“‘Man is hungry for beauty. There is a void.’ Nine words. Take a moment. Say them aloud. What else is there to be said?” –Arthur Krystal’s essay on Umberto Eco’s History of Beauty, at Powell’s Books. (via Arts & Letters Daily)
The Toast has compiled a list of 18th century book titles and they’re almost funny enough to make us wish people still wrote books like them. Standout titles include Astonishment!!!, The History Of A Dog. Written By Himself, And Published By A Gentleman Of His Acquaintance. Translated From The French., and the mysterious The Polish Bandit; Or, Who Is My Bride?
A high school music teacher is trying his damnedest to establish an official state song for New Jersey, which is apparently the only state in America without its own anthem. If you’re curious, here’s a list of the 49 other states and their official, state-sanctioned musical accompaniments.
In the mid-90s, David Foster Wallace published a scathing review of a John Updike novel, Toward the End of Time, that became a key text for critics of the celebrated author. Now, at The New Republic, David Baddiel argues that Updike gets a bad rap, while Jeffrey Meyers backs up DFW’s position. It might also be a good time to read James Santel’s review of Updike’s Collected Stories.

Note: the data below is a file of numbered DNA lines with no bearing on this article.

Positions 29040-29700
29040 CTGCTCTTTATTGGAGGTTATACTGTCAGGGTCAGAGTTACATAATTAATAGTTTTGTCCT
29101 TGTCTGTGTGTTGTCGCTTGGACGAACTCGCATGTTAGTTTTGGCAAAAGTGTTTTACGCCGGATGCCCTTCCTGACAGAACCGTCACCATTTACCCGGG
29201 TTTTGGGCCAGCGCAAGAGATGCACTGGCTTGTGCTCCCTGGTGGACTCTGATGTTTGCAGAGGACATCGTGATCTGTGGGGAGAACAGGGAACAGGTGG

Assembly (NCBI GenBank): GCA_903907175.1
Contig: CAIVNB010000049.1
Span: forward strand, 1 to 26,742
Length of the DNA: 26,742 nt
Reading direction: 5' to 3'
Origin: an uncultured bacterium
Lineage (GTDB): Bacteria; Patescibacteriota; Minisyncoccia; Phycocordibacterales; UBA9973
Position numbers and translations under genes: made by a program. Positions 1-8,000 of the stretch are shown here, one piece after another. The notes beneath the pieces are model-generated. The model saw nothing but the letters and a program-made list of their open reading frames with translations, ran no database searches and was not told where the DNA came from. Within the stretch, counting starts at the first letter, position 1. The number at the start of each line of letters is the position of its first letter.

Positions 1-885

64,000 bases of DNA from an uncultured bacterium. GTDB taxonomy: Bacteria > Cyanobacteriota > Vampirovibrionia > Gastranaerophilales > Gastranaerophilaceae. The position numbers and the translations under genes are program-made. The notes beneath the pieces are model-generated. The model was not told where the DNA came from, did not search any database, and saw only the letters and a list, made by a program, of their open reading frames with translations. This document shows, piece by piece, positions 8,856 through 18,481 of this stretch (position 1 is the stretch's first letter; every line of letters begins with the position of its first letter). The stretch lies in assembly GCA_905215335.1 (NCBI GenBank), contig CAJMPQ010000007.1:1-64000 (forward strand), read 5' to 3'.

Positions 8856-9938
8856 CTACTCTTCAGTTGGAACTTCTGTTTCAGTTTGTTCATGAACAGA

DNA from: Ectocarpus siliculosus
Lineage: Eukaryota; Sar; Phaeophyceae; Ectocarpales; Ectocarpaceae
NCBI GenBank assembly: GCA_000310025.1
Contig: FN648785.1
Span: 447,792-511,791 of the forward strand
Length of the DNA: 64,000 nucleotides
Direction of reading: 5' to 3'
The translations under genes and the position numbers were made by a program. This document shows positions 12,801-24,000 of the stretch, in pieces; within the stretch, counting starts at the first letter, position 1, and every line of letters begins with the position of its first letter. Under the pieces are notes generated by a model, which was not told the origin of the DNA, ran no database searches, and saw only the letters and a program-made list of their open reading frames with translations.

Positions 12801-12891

Over at Slate, Mike Vuolo speaks with Bob Garfield about “African-American English,” or, as some might say, “Ebonics.” The two of them explore its history, misconceptions, and whether or not it’s possible or even appropriate for a white writer (such as The Help author Kathryn Stockett) to attempt to write in the dialect of certain African-Americans.